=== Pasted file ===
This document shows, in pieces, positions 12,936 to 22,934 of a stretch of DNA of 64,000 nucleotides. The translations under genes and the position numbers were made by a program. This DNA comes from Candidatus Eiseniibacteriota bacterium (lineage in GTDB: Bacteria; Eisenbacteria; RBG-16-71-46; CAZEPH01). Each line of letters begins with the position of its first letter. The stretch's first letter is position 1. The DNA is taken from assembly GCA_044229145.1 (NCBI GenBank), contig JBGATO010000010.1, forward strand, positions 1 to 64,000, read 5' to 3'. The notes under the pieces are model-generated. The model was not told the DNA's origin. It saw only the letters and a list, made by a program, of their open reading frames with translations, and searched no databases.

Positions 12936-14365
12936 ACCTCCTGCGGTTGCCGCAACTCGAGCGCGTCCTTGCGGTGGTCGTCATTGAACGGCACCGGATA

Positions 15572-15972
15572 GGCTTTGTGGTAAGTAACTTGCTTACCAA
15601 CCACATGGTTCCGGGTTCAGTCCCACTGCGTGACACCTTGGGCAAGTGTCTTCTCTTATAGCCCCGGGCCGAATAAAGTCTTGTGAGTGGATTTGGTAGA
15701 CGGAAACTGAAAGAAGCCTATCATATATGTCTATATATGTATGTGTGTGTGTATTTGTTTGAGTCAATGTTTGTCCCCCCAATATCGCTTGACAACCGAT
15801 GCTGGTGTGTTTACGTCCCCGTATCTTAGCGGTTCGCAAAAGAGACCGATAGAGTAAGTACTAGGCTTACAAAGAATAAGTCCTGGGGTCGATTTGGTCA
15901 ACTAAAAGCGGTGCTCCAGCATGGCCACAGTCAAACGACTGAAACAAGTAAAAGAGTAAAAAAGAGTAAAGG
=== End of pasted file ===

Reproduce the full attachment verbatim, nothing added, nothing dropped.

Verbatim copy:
This document shows, in pieces, positions 12,936 to 22,934 of a stretch of DNA of 64,000 nucleotides. The translations under genes and the position numbers were made by a program. This DNA comes from Candidatus Eiseniibacteriota bacterium (lineage in GTDB: Bacteria; Eisenbacteria; RBG-16-71-46; CAZEPH01). Each line of letters begins with the position of its first letter. The stretch's first letter is position 1. The DNA is taken from assembly GCA_044229145.1 (NCBI GenBank), contig JBGATO010000010.1, forward strand, positions 1 to 64,000, read 5' to 3'. The notes under the pieces are model-generated. The model was not told the DNA's origin. It saw only the letters and a list, made by a program, of their open reading frames with translations, and searched no databases.

Positions 12936-14365
12936 ACCTCCTGCGGTTGCCGCAACTCGAGCGCGTCCTTGCGGTGGTCGTCATTGAACGGCACCGGATA

Positions 15572-15972
15572 GGCTTTGTGGTAAGTAACTTGCTTACCAA
15601 CCACATGGTTCCGGGTTCAGTCCCACTGCGTGACACCTTGGGCAAGTGTCTTCTCTTATAGCCCCGGGCCGAATAAAGTCTTGTGAGTGGATTTGGTAGA
15701 CGGAAACTGAAAGAAGCCTATCATATATGTCTATATATGTATGTGTGTGTGTATTTGTTTGAGTCAATGTTTGTCCCCCCAATATCGCTTGACAACCGAT
15801 GCTGGTGTGTTTACGTCCCCGTATCTTAGCGGTTCGCAAAAGAGACCGATAGAGTAAGTACTAGGCTTACAAAGAATAAGTCCTGGGGTCGATTTGGTCA
15901 ACTAAAAGCGGTGCTCCAGCATGGCCACAGTCAAACGACTGAAACAAGTAAAAGAGTAAAAAAGAGTAAAGG